Welcome to human relationships, friends–they’re weird. When people take their clothes off, they get even weirder. So no, they don’t need your judgement. They need love, they need information. Please leave the close-mindedness at the door.
Oh, yes, there are serious things involved in sexuality: Health. Pregnancy. HIV. Disease. Emotional well-being. Rape. Consent. And we’re awfully good at confusing people about the serious parts by making up stupid rules about the ridiculous parts. These things need to be discussed honestly, but we keep loading them down with arbitrary social standards. Why? Do we really need to make sex more emotionally loaded and confusing?
Here’s what we need to do: Care about the stories. Let them speak. Respect the storytellers. Share your own stories, if you want to. And whatever your story is, however different it is than someone elses, whatever you choose to do with it: You aren’t broken.
You’re just another person with a story and a body, and no matter what, those two things belong to you and you alone.
I’m going to describe to you a hypothetical scenario. (Just hypothetical, mind you. I am not admitting to anything.).
You check Facebook. You see a post from an old friend. This post suggests that they’re doing cool stuff, and they’re doing it well. Yes, someone else’s life is awesome.
You’re a good person, of course, so your first thought is: Hey, that’s cool! Good for my friend!
(…except that it’s not.)
You start clicking through pictures. They have really cool looking new friends (who, you assume, are way cooler than you). And they’re hot. When did everyone get hot? When did everyone start doing cool stuff? By this point, your friend has completely trumped anything hanging around your profile–three months worth of George Takei “shares” and one music video from the 90s, to be exact. You look up. You are surrounded by all the laundry you have to do, clutter on your desk, a bleak-seeming text messaging inbox, the way your hair is growing in funny.
In a few hours you might be happy for them–but right now, you’re busy being mediocre.
Here’s the thing about jealousy. Jealousy has a stage name. It’s called inspiration.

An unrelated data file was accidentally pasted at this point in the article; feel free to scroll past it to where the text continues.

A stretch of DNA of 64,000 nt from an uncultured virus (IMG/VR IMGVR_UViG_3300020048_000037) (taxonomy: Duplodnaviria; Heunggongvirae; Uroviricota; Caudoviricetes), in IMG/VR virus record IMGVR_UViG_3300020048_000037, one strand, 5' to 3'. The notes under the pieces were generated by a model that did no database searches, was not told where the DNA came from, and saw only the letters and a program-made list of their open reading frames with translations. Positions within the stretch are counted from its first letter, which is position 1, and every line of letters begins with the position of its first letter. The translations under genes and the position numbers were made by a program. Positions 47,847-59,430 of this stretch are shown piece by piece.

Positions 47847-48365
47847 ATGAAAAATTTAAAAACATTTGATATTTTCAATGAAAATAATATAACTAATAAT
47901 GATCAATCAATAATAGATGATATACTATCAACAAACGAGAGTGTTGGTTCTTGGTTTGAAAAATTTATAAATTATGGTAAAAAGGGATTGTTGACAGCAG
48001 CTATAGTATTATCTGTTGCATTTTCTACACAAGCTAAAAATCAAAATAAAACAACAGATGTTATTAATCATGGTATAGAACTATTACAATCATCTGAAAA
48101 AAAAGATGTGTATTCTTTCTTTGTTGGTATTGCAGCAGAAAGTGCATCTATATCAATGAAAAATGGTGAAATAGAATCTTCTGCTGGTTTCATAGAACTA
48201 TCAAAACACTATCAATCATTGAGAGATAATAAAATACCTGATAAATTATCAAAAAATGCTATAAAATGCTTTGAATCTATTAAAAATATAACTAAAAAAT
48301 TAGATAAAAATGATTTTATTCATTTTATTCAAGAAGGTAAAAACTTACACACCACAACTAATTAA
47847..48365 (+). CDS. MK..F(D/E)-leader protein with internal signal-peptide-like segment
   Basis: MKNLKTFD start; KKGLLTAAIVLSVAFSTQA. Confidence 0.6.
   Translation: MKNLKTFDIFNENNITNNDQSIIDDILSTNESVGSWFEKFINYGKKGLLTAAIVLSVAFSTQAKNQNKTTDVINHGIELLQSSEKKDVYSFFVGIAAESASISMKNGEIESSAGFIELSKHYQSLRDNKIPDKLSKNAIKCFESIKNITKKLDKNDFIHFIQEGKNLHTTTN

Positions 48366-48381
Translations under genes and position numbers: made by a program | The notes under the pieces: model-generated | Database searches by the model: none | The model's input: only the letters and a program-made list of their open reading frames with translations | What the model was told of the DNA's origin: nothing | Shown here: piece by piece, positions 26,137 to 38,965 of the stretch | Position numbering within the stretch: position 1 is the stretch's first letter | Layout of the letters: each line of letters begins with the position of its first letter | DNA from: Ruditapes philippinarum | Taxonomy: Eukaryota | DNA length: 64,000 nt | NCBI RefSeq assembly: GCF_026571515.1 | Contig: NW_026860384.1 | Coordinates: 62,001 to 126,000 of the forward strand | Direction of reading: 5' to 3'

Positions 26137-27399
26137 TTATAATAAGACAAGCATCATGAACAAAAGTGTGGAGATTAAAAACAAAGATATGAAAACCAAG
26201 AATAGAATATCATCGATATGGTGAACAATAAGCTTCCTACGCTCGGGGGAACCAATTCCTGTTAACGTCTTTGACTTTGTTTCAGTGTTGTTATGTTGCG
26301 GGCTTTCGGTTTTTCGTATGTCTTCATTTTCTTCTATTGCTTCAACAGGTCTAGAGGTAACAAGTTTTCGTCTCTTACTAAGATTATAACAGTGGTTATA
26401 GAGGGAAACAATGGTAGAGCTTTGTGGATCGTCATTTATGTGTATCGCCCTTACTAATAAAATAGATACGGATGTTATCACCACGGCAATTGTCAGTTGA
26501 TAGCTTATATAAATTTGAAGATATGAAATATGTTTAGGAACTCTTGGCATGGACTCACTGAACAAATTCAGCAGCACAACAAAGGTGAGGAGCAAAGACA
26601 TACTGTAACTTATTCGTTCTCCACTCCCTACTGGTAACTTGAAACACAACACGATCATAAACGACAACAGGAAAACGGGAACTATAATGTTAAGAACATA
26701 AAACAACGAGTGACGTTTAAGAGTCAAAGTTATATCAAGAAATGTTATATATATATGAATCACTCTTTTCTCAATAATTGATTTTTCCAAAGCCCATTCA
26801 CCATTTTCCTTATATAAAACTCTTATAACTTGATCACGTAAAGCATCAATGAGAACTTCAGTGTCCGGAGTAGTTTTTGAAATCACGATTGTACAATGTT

I’ve learned this the hard way (okay, here comes the admitting part). I have spent way too much energy wanting/waiting/wishing/generally being useless. I think a lot of people have. It’s easy to become defeated when you see other people doing cool things. To pick a totally random example (Judi), you could see a picture of an old friend tobogganing down volcanoes in Nicaragua (Judi). At that point, it’s very easy to say “Well, I’m not in Nicaragua.” It’s easy to feel a little bit smaller than you did a second ago, to just move on with your day.
But what if you were to take that pang of ‘This is something I find awesome. Noted.’ and turn it into motivation? You could add to your bucket list. You could surround yourself with people who live amazing lives. You could learn from them.
Every year, I have the same overarching goal: to make next year’s Me someone that this year’s Me would crumble in jealousy of…or at least dread going up against in a job interview. I couldn’t even go about that without my jealousies-turned-inspirations. The fact is, I would not be in Washington DC right now if someone (Judi) didn’t offer so many envy-inciting stories about interesting jobs in new places. And I wouldn’t even be writing this had I not been struck with admiration(-cum-jealousy) after seeing other women’s mega-blogs this summer.
“Maybe I could do that. Right? Maybe? I don’t know.”
There was literally one way to find out. Just one.
Jealousy may be ugly, but inspiration is beautiful. Is someone else is trying new things? Noted. We should also go try new things. Did someone else accomplish something big? Noted. Let’s go start something big. Do you wish your butt looked even half that good in a pair of skinny jeans?
…yeah, me too.
Skinny jeans aside, we have a choice every day (cliche alert) to get bitter, or get better. I’m gonna try to be on team “get better.”